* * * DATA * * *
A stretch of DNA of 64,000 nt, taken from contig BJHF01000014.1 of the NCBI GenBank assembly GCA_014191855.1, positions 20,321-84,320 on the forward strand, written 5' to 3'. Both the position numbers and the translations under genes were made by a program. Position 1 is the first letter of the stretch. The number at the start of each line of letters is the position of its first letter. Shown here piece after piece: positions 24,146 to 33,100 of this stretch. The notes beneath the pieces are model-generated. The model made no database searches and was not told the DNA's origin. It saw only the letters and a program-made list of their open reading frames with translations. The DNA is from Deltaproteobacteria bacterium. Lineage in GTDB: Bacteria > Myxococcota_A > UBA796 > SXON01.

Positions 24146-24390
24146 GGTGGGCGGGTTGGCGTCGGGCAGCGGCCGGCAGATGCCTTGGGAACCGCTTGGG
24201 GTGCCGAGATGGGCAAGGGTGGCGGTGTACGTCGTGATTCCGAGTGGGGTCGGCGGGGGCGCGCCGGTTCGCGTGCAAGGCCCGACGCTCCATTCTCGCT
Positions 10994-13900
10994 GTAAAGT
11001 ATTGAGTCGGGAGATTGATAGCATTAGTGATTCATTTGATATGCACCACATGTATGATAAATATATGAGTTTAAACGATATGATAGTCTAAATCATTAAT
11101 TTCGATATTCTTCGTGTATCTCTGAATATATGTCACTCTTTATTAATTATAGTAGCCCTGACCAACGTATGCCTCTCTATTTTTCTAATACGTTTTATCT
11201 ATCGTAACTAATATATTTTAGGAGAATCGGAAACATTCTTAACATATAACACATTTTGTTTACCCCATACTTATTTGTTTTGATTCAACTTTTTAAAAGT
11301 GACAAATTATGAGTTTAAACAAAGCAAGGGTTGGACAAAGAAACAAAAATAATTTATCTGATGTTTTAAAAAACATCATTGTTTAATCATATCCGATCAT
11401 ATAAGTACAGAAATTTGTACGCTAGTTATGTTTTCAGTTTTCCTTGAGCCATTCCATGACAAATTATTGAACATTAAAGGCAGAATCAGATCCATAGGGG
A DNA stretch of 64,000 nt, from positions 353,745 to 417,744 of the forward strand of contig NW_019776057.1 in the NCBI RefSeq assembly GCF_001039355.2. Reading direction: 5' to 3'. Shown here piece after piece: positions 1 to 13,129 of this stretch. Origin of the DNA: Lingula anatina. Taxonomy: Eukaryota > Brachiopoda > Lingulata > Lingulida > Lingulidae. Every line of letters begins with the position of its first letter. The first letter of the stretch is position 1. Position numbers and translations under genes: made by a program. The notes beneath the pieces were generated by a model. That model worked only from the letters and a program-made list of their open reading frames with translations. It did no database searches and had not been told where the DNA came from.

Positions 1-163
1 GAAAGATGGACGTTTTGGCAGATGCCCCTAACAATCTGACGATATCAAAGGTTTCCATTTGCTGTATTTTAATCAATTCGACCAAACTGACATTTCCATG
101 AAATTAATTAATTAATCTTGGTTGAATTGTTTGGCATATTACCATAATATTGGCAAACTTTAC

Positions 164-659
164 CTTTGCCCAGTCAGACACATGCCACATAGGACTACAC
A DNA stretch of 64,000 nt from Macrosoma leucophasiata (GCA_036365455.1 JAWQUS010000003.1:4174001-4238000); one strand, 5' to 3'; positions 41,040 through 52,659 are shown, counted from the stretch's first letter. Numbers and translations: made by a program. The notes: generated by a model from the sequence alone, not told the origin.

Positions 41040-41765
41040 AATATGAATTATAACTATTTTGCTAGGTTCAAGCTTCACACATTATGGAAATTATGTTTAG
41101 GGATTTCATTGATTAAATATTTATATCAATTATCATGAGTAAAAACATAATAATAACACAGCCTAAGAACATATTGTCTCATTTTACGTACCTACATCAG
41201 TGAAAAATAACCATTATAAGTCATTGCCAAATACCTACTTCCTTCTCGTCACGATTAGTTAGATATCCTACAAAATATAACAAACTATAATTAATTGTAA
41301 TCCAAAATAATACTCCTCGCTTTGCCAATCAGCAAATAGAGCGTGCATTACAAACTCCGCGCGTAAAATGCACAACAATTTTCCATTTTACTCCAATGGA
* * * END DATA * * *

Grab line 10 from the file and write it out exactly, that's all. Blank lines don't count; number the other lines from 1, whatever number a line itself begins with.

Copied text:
11301 GACAAATTATGAGTTTAAACAAAGCAAGGGTTGGACAAAGAAACAAAAATAATTTATCTGATGTTTTAAAAAACATCATTGTTTAATCATATCCGATCAT